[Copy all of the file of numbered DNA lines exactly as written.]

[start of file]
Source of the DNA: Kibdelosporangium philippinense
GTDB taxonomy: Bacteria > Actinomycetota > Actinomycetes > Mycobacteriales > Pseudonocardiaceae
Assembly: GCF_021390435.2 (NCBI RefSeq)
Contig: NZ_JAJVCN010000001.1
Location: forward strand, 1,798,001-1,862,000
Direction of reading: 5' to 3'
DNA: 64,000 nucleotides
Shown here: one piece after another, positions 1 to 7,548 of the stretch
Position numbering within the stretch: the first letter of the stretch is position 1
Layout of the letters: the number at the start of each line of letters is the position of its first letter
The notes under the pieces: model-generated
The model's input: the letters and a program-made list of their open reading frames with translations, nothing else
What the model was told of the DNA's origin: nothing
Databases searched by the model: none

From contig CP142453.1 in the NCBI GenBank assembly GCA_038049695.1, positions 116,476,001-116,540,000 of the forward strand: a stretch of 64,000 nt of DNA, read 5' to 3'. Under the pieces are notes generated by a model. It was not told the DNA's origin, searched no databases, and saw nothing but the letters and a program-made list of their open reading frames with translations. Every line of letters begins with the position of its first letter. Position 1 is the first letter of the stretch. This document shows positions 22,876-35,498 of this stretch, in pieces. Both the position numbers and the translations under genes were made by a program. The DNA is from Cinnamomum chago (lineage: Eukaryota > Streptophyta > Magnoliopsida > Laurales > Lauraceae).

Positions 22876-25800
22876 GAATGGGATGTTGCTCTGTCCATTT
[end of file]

Source of the DNA: Kibdelosporangium philippinense
GTDB taxonomy: Bacteria > Actinomycetota > Actinomycetes > Mycobacteriales > Pseudonocardiaceae
Assembly: GCF_021390435.2 (NCBI RefSeq)
Contig: NZ_JAJVCN010000001.1
Location: forward strand, 1,798,001-1,862,000
Direction of reading: 5' to 3'
DNA: 64,000 nucleotides
Shown here: one piece after another, positions 1 to 7,548 of the stretch
Position numbering within the stretch: the first letter of the stretch is position 1
Layout of the letters: the number at the start of each line of letters is the position of its first letter
The notes under the pieces: model-generated
The model's input: the letters and a program-made list of their open reading frames with translations, nothing else
What the model was told of the DNA's origin: nothing
Databases searched by the model: none

From contig CP142453.1 in the NCBI GenBank assembly GCA_038049695.1, positions 116,476,001-116,540,000 of the forward strand: a stretch of 64,000 nt of DNA, read 5' to 3'. Under the pieces are notes generated by a model. It was not told the DNA's origin, searched no databases, and saw nothing but the letters and a program-made list of their open reading frames with translations. Every line of letters begins with the position of its first letter. Position 1 is the first letter of the stretch. This document shows positions 22,876-35,498 of this stretch, in pieces. Both the position numbers and the translations under genes were made by a program. The DNA is from Cinnamomum chago (lineage: Eukaryota > Streptophyta > Magnoliopsida > Laurales > Lauraceae).

Positions 22876-25800
22876 GAATGGGATGTTGCTCTGTCCATTT